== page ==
Friday, July 18, 2008

The Cluetrain Manifesto: Should Anarchy Replace Structured Communications

First published online and then as a book, The Cluetrain Manifesto (see their website) was an apocalyptic warning. Things were unraveling. Systems were broken. The Internet unleashed long-term trends that would assert themselves.

“Networked markets are beginning to self-organize faster than the companies that have traditionally served them. Thanks to the web, markets are becoming better informed, smarter, and more demanding of qualities missing from most business organizations.”

Many acted. Microsoft and IBM both have employees talking directly to customers. In fact, Joe Cox reports (see Microsoft Watch) that Microsoft has over 5,000 employee blogs and quite often Microsoft makes major product announcements only on these blogs, not incorporating one or another of its marketing agencies.

How effective are the differnet implementations of the Cluetrain Manifesto?

John Cass is a marketer and a researcher at Forrester and has made a startling finding (see his blog ). Dell and Macromedia use a dedicated approach, and control communications that uses Social Media rather than take the wide-open approach of IBM or Microsoft. Dell and Macromedia are doing quite well with such an approach. Cass notes that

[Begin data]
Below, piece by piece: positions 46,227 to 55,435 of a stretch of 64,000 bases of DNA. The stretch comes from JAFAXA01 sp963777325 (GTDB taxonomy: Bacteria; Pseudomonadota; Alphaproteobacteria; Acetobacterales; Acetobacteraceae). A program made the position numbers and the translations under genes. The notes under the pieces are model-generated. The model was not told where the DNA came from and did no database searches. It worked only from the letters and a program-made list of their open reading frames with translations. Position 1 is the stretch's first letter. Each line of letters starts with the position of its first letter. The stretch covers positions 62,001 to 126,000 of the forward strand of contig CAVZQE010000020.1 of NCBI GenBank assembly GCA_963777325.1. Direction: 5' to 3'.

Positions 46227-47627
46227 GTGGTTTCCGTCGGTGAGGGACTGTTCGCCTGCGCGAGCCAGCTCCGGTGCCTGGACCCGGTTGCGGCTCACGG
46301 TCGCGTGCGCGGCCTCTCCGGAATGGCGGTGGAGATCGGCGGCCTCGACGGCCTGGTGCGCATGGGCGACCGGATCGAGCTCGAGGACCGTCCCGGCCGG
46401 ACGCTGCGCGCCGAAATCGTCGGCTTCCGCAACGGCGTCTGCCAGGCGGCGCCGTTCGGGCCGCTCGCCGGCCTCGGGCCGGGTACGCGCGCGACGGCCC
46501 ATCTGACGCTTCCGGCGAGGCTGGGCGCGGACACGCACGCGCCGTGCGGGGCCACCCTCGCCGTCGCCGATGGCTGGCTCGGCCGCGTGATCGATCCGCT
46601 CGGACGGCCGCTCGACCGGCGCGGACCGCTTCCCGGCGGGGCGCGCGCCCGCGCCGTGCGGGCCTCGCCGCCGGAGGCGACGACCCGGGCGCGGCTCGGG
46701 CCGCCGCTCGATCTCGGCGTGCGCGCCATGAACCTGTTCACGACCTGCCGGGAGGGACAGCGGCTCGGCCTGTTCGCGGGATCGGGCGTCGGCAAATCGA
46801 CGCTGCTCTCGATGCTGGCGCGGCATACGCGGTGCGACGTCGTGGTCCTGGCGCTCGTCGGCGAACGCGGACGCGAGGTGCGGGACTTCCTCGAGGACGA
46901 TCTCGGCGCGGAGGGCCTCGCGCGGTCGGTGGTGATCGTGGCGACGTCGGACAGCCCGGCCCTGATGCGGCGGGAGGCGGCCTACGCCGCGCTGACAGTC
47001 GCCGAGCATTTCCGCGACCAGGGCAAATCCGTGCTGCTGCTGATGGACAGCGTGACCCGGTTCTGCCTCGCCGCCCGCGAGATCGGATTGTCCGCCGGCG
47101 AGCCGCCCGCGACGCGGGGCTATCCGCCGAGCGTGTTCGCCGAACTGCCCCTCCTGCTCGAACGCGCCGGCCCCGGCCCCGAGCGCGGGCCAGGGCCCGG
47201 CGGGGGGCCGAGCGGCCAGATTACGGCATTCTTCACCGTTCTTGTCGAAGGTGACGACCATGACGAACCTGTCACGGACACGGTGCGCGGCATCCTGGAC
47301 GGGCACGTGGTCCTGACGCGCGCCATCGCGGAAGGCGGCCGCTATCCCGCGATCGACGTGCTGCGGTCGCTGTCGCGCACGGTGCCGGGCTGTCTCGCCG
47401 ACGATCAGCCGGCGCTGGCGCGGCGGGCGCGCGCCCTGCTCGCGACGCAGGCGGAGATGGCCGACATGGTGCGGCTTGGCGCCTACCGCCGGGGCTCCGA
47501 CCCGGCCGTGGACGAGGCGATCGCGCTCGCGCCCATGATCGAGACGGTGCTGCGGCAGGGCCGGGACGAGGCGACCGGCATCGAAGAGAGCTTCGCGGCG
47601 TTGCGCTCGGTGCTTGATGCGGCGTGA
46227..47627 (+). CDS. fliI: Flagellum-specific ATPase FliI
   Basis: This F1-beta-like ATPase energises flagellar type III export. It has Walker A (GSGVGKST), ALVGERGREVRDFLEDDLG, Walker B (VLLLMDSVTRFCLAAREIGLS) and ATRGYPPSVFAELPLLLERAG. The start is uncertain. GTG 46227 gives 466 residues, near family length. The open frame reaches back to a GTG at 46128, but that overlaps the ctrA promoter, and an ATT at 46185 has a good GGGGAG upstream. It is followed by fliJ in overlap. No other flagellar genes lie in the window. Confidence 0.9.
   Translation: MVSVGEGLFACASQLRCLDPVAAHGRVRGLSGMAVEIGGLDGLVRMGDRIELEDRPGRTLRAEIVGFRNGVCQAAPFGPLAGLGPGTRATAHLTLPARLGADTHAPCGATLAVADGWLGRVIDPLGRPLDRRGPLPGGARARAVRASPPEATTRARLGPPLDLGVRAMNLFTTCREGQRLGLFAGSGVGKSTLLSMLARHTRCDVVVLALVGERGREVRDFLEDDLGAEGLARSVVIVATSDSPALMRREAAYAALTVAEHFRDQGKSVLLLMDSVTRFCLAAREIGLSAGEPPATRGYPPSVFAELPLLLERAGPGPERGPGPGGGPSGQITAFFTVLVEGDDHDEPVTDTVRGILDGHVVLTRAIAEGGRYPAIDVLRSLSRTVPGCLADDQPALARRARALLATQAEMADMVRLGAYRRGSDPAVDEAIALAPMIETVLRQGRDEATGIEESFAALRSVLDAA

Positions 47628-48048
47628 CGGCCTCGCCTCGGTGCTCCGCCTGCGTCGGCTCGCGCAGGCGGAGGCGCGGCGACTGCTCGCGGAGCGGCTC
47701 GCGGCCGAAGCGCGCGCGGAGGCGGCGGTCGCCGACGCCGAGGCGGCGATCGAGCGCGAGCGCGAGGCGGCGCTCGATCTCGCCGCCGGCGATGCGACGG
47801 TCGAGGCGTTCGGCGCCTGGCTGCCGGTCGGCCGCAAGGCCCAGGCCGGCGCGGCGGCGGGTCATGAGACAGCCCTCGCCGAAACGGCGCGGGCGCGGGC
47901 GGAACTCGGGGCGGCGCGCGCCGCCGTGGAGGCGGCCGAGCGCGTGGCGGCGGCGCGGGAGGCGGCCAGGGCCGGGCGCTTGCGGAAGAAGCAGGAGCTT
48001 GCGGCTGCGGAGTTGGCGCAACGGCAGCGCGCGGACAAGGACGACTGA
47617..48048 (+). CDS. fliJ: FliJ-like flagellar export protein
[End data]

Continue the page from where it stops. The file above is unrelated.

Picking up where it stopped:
“Macromedia and Dell empowered employees with resources, while IBM and Microsoft give only verbal encouragement without the backing of cash and resources. There may not be a difference in strategy between the dedicated approach and the cluetrain manifesto, just in tactics.”

He highlights two of the manifesto theses, 48 and 51:

48. When corporate intranets are not constrained by fear and legalistic rules, the type of conversation they encourage sounds remarkably like the conversation of the networked marketplace.

51. Command-and-control management styles both derive from and reinforce bureaucracy, power tripping and an overall culture of paranoia.

But he concludes that anarchy does not work. While the Cluetrain Manifesto helped focus attention on change that is needed for marketing communications because of the Internet and Social Media tools, "[it] did not provide a really effective road map for how to open up a company.”

Marketing communications is a discipline. By focusing their Social Media efforts on smaller groups capable of effective marketing communications, and providing them with support, Dell and Macromedia have been effective. Microsoft succeeded when it provided the logistics to trained communications professionals like Robert Scoble. Cass says:

“Maybe in the process of encouraging open conversation, companies like Microsoft and IBM have failed to give the training, tools and tactics necessary for success. While, Macromedia and Dell’s focus on a smaller group of dedicated people has produced more results.”

John's book is:


John Cass said...

George, thanks so much for mentioning my post, and discussing the issues surrounding the cluetrain manifesto.

I did want to clarify something however, while I work for Forrester Research I am not a researcher with the company. I am the company's online community manager. So the post on my blog in way represents Forrester research but rather my personal opinion.

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